Time and circumstances may impact the purpose of keeping a life insurance policy in force. For example, you named your spouse as the beneficiary of your death proceeds but things fell apart in your marriage and you divorced and remarried another person. If you were to die without having changed the beneficiary designation, the proceeds of this policy would by contract have to be paid to the first wife because the life insurance contract is governed by the beneficiary designation provision, not by a will or trust.
In our contemporary world, if in this scenario the first wife was primary beneficiary and contingent beneficiaries were the named children and she were to pass away before the named insured, the contingent beneficiary would be activated and the children of the first marriage would receive the proceeds while the second wife and children from that union would receive nothing from the policy death benefits.
Neither of these examples would need to be addressed if a simple review had been done where beneficiary designations would have been updated.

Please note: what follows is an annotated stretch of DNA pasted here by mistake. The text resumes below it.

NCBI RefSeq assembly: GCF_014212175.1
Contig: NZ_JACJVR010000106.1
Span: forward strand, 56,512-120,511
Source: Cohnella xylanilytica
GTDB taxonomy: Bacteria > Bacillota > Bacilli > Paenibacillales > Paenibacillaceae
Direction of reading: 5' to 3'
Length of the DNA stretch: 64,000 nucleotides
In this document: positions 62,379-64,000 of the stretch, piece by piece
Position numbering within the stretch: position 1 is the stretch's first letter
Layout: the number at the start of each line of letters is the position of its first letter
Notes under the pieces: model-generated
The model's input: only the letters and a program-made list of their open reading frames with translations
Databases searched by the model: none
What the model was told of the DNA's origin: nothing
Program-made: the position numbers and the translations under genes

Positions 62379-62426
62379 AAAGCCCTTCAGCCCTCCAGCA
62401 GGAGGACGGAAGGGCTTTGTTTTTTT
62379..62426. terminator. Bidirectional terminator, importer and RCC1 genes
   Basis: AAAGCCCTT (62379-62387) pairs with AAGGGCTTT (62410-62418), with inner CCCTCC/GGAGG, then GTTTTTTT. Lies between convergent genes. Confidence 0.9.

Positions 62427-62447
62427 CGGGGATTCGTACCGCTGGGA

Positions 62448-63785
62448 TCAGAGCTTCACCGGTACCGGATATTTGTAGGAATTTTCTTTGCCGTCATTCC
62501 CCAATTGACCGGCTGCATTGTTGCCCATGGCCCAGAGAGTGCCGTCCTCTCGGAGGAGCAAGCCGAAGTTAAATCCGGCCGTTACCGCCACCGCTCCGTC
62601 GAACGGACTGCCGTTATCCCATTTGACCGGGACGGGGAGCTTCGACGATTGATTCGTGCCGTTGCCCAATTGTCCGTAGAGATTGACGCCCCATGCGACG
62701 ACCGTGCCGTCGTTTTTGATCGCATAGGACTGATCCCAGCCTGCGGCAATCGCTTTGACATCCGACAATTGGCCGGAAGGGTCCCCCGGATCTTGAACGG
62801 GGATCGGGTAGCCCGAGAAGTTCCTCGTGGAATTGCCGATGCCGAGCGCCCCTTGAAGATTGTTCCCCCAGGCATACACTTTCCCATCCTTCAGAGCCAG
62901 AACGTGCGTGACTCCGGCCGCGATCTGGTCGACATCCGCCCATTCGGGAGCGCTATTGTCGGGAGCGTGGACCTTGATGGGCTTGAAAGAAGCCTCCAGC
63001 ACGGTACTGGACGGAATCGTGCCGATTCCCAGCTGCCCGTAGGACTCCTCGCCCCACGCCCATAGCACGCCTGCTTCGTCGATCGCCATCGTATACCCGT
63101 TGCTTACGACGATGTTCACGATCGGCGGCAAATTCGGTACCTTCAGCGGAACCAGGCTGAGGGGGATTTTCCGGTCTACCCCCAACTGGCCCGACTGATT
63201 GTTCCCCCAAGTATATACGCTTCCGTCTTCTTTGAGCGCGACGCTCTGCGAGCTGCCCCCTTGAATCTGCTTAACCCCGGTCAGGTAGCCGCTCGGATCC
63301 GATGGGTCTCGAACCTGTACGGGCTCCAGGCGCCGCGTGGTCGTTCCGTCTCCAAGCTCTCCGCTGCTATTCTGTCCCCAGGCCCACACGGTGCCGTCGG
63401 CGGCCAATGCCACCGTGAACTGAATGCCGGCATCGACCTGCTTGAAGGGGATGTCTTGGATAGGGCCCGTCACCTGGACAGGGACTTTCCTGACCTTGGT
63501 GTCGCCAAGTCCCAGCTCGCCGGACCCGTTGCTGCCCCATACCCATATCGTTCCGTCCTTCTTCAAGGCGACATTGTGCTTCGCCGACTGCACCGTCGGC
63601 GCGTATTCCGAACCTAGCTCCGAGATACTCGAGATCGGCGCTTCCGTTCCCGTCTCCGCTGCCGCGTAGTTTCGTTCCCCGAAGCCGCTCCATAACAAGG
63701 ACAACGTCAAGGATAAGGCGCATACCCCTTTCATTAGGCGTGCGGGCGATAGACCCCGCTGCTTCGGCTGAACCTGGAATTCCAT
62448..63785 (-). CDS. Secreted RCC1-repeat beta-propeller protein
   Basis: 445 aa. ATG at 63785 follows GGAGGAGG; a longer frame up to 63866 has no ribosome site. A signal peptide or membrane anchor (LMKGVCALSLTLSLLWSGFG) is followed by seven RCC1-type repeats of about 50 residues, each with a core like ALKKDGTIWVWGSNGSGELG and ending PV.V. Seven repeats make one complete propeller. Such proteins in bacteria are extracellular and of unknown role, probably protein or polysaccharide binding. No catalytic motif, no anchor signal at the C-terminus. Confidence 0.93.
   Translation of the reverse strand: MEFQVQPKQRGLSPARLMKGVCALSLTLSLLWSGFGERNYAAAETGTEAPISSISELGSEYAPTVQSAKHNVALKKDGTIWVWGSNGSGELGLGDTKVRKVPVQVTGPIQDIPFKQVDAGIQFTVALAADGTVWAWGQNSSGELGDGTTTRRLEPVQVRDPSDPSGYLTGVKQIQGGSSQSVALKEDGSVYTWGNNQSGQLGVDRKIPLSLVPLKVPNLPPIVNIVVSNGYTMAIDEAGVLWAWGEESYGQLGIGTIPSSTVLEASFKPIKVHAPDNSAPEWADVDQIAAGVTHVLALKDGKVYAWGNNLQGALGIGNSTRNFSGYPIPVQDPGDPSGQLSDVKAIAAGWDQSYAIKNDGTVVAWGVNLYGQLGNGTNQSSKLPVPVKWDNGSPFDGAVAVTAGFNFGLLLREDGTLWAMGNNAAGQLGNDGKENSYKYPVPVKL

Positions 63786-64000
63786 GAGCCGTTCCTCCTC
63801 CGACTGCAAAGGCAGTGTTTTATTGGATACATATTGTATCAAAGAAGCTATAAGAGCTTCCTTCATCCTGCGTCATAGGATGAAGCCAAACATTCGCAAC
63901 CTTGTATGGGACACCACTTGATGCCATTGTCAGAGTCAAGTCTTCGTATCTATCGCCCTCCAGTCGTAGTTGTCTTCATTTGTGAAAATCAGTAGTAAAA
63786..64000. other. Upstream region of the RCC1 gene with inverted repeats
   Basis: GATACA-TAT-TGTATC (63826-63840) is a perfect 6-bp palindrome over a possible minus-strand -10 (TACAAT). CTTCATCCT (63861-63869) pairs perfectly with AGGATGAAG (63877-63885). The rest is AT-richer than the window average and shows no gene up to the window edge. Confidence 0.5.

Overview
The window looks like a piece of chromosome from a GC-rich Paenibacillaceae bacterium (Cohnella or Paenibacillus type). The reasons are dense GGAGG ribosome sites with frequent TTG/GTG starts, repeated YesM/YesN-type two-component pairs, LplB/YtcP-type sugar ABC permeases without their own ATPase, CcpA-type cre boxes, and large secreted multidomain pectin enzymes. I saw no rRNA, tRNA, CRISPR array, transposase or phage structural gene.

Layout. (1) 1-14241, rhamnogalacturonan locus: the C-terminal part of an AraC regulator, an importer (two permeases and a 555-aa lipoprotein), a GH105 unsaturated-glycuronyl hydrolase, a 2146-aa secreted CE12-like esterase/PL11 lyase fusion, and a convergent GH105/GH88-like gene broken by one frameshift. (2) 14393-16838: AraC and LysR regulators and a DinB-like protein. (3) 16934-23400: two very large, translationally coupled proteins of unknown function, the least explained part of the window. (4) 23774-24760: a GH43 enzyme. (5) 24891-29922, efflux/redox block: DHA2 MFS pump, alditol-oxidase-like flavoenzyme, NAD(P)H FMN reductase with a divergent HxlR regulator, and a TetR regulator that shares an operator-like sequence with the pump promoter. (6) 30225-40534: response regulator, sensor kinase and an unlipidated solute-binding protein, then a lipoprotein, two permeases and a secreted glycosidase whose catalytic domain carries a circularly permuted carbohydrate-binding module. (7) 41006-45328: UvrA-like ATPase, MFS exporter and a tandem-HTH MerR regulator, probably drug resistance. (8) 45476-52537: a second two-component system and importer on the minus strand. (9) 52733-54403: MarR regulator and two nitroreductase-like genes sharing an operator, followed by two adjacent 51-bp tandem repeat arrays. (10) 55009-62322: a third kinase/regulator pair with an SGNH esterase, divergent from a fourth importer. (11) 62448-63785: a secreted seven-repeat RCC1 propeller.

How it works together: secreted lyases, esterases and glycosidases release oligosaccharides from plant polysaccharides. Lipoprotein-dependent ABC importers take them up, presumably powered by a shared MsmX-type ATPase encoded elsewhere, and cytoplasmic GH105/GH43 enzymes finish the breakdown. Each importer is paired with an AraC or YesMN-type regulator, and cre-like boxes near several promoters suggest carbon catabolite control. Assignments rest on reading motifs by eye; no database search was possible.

Or this scene: You were raised as an orphan where you were treated with kindness, love, and respect. Individuals there became like parents to you and when you left the orphanage, they stayed in touch with you with personal visits, attending important events in your life, and cheered for you when you entered the military and sent overseas. In a feeling of wanting to give something back in return for their friendship, you had a life insurance policy written on your behalf and named the orphanage as beneficiary of the proceeds. You decided due to your lifestyle never to marry so you left beneficiary the same.Time marched on and the policy became paid up so no more payments were required to keep it in force. You moved around a lot so pretty soon the anniversary billing got lost and no forwarding address was available for the insurance company to correspond with. Natural causes brought your demise. The orphanage didn’t know the policy named them as beneficiary so there would be no reason for them to follow up, and the insurance company had no knowledge of your passing–so the policy just remained in limbo. The good that could have been never occurs for the orphanage. Again, a simple review would have alleviated this problem.